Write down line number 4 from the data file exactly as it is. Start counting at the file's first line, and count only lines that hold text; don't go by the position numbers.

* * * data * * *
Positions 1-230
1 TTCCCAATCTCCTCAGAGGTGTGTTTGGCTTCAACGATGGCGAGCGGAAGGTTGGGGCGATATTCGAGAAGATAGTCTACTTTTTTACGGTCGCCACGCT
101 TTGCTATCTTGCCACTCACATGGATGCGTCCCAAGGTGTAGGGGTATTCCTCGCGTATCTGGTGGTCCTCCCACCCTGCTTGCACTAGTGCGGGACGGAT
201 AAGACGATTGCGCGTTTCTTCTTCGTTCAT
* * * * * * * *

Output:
201 AAGACGATTGCGCGTTTCTTCTTCGTTCAT